Apprenticeships: Improving access for people with learning disabilities

The government is committed to halving the disability employment gap by 2020, reveals an independent report. 

Although participation rates for disabled apprentices have improved recently and more disabled people are employed than ever before, employment rates for people with learning disabilities hover around 6.8 per cent and the lifelong costs of economic activity are considerable.
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As a result, in May 2016 a taskforce was commissioned by the Minister for Disabled People, Justin Tomlinson MP, and the Minister for Skills, Nick Boles MP, to explore access to apprenticeships for those with learning disabilities.
Improving access to apprenticeships will allow more people with learning disabilities to benefit from the opportunities available through apprenticeships and work.
Paul Maynard MP was asked to chair the taskforce, given his interest and expertise in this area. He invited disability organisations, learning providers, employers, parliamentarians and senior officials from both BIS and DWP to join the taskforce.
The taskforce met three times to: reach an understanding of the issues and barriers that affect people with learning disabilities in accessing and completing an apprenticeship. Identify solutions that could help overcome these barriers and raise participation levels and make recommendations to both Ministers on which options to pursue.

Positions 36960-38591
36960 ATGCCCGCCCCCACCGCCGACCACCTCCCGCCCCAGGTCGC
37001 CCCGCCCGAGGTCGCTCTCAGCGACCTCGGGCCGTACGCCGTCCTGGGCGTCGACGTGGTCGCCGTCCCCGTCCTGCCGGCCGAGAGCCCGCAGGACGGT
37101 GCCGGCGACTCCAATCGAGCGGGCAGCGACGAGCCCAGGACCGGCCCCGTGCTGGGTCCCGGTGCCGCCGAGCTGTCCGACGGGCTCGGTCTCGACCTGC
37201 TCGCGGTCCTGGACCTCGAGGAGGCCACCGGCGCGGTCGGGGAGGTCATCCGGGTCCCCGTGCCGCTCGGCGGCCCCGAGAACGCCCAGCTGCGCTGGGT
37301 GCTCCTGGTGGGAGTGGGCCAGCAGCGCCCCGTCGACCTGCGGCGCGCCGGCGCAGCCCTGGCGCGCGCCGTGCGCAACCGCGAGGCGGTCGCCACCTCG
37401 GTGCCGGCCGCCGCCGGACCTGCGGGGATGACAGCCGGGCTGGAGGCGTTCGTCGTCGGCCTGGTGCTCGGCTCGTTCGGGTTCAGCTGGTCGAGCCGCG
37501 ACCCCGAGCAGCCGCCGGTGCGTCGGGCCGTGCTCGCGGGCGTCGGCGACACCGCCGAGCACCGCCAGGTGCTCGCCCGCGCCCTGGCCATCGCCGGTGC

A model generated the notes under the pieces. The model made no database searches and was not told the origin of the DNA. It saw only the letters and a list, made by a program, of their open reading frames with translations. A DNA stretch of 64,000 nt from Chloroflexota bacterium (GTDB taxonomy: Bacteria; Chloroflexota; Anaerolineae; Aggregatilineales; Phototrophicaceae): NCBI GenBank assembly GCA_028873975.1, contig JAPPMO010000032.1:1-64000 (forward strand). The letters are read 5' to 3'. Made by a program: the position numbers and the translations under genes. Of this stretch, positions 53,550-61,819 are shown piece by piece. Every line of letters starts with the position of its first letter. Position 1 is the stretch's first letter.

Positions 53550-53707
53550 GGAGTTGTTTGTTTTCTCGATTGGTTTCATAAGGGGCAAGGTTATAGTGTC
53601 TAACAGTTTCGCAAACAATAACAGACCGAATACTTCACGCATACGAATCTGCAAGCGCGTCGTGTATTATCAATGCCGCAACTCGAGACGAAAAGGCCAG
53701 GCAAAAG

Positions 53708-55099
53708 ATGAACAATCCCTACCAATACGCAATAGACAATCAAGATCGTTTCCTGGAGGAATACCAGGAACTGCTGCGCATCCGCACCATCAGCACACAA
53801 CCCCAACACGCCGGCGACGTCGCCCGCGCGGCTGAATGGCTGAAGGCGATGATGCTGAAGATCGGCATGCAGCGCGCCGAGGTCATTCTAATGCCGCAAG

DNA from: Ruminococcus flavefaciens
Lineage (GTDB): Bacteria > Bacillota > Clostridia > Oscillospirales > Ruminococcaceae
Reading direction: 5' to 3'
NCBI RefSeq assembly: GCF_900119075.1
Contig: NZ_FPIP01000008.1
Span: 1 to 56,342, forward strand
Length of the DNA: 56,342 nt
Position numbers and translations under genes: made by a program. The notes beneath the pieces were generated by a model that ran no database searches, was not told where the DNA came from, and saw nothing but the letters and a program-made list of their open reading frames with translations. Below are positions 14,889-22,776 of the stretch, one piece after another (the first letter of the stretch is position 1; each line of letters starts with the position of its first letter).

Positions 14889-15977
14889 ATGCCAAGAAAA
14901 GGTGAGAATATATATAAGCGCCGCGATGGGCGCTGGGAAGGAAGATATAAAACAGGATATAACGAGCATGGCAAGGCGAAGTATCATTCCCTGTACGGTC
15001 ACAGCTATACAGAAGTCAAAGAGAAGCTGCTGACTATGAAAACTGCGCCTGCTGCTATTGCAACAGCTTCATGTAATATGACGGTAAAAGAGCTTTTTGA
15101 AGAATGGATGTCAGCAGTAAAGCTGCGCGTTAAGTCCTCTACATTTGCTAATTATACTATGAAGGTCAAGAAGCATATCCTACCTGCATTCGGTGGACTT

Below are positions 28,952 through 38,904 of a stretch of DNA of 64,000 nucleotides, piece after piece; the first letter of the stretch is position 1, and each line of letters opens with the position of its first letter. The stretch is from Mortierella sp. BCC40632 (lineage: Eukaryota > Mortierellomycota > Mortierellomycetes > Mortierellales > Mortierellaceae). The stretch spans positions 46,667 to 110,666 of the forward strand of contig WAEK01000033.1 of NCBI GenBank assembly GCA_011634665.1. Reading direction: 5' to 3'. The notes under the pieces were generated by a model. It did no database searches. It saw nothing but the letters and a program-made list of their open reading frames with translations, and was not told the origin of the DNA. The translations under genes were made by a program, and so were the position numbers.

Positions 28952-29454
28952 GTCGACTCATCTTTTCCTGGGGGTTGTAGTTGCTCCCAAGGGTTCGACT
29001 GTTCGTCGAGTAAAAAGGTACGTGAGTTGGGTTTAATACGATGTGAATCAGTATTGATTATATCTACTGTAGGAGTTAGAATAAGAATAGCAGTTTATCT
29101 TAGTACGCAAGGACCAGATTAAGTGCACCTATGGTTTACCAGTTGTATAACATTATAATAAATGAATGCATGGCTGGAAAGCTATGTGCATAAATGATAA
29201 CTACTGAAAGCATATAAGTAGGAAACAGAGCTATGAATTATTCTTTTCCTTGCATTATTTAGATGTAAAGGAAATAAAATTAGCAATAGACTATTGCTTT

In response to the recommendations, David Hughes, Chief Executive at Learning and Work Institute said: “We’ve long been concerned with the quality of apprenticeships and how access can be improved. 
“I am delighted that the Department for Business, Innovation and Skills and Department for Work and Pensions are working together to make the link between apprenticeship access, the Government’s three million target and the ambition to halve the disability employment gap. 
“English and maths is one of the major areas of focus. The new measures that BIS have announced today, provide LDD learners with flexibilities around English and maths curriculum and assessment to ensure that those that can succeed have the opportunity to do so. 
“We are already working with BIS to support them in taking forward a number of the recommendations by identifying effective non-traditional recruitment practices for LDD apprenticeship applicants, and the use of effective technology. 
“It’s not every day that task forces like this can impact on two major Government policy drivers; halving the employment gap and achieving three million apprenticeship starts. Today we have published proposals on making the new Work and Health Programme work better for people with disabilities. 
“With confidence and ambition from government and the sector, I am optimistic that these reforms will make a marked difference in the life chances of people with health conditions and disabilities and show the world what a truly inclusive labour market and apprenticeships system looks like.”

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